All across the country today fast food workers are exercising an organized strike to protest "depressed wages" and the inequities of working under the current minimum wage. From the outside, it looks as if the workers have a good case as to why they need a hike in the minimum wage. The proponents of the wage hike argue that the middle class is eroding and that raising the wage would be a step forward to helping reconstruct the middle class. Admittedly, their case sounds very good in sound bites and prepared remarks. If we examine exactly what a $15 dollar minimum wage would mean for prices, employment and business owners, the conversation changes completely.
The biggest talking point that proponents of a minimum wage use is "middle class workers need higher wages because the cost of living continues to go up across the country." But the statistics show in study after study, that a minimum wage worker is more likely to be a suburban teenager than a single mother. Low entry jobs give students the extremely valuable chance to gain work experience and skills in the market. This creates further barriers to that would have serious negative repercussions.
Ironically, even economists agree that raising the minimum wage will cause an increase in unemployment. It is a law and rule of economics that if you raise the wage floor you will exclude more workers. It is basic supply and demand.
Even with all the economics and data we have available to us today, certain politicians demand a higher minimum wage. What they unfortunately don't forecast is how lifting the minimum wage would be disastrous for employers, prices, millennials and low skilled workers.
What would a minimum wage of $15 dollars mean the average price of a cheeseburger? According to Michael Saltsman, research director of Employment Policies institute, if the minimum wage was raised to $15 dollars an hour, the price of a hamburger would immediately surge. He cited a 2006 study that found that every time the minimum wage was increased 10%, fast food menu prices went up by about 1.6% and could reduce industry employment by as much as 2.5%.
If you take those figures from the study, a $15 minimum wage would cause a 17% surge in fast food prices and nearly a 27% slide in employment.
Imagine 27% of fast food workers losing their job overnight because of an increase in the minimum wage. What is even more startling when we examine the minimum wage argument is when the wage is raised, it targets less experienced and younger worker almost exclusively. If the wage is indeed raised, then employers will immediately fire the least productive and least experiences workers on their staff. Those people are usually younger workers and part time workers trying to make additional income for their family. According to the bureau of labor and statistics, in 2011 over half of the people making the federal minimum wage are people under the age of 25.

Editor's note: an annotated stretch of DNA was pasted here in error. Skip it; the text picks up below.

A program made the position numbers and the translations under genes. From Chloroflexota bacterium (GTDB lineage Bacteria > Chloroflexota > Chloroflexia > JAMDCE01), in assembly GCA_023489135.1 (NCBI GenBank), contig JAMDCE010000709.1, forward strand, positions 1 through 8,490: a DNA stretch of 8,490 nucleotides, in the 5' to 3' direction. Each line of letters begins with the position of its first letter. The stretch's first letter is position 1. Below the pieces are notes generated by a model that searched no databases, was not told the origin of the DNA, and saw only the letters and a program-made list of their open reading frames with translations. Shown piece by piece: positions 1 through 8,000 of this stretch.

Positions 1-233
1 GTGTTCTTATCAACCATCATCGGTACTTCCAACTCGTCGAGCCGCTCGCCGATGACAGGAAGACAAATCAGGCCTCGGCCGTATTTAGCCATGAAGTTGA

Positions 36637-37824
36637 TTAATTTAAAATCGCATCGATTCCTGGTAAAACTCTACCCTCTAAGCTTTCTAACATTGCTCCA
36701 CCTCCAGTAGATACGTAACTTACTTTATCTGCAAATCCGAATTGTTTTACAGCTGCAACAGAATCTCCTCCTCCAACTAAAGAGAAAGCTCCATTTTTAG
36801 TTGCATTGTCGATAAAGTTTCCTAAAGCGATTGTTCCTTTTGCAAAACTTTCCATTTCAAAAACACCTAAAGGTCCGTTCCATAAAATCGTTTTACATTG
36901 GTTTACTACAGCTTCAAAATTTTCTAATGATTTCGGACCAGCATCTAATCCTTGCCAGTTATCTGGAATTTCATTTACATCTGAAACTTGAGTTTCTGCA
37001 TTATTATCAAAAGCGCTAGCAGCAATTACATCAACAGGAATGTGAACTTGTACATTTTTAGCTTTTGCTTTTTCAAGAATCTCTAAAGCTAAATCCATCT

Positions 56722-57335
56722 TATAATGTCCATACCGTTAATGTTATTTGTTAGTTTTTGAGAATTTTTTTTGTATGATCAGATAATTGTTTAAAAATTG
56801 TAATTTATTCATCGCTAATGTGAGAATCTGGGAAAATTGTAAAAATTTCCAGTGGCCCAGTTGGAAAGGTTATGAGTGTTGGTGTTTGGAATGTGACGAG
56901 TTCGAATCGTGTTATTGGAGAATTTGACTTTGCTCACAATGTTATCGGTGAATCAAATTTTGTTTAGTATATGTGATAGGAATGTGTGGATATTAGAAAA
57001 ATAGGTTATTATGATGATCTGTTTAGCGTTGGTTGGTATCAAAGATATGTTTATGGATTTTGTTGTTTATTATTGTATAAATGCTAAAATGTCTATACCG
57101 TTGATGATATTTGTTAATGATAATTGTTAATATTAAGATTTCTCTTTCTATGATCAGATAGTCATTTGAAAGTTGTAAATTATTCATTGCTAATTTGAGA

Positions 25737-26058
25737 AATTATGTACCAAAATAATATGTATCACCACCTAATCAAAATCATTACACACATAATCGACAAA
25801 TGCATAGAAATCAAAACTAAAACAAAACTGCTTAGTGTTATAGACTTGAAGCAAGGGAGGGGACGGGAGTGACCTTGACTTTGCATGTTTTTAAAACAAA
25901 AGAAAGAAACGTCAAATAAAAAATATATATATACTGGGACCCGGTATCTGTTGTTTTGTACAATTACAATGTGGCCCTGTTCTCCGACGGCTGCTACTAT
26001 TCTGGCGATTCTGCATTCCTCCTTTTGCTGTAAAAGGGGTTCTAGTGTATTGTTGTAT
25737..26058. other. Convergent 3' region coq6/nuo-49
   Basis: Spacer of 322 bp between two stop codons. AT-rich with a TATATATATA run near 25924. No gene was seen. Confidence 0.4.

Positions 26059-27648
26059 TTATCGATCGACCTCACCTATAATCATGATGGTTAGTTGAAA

A potential hike in the minimum wage would also destroy the traditional "mom and pop" restaurants, cafes and eateries that are barely able to make ends meet. The bigger corporations such as Starbucks, Subway and Burger King can most likely take the blow if such a wage hike was enacted. Restaurants that are barely sliding by in the current climate would either have to drastically raise their prices, or forever close their doors.
And perhaps the greatest irony of all is if the workers did in fact get what they wanted, and a $15 dollar minimum wage was enacted overnight, many of them would then lose their jobs. They are essentially protesting for their own demise.
If you were to walk into a fast food restaurant and talk to the owner, chances are he or she started flipping burgers and cleaning booths. Without access to work and experience, the workers of today would have no chance to be the owners of tomorrow.
As the workers picket and yell all throughout today for higher wages and benefits, remember one thing: "The best social program is a job!" When people are working and gaining experience they are more likely to climb out of their current socio-economic bracket and rise to higher income and social standing.
Is poverty a problem and is the middle class hurting? Absolutely it is. The antidote to the disease of poverty and the road to restore the middle class lies in increasing access to work, so they can gain experience and become the entrepreneurs and business owners of tomorrow.
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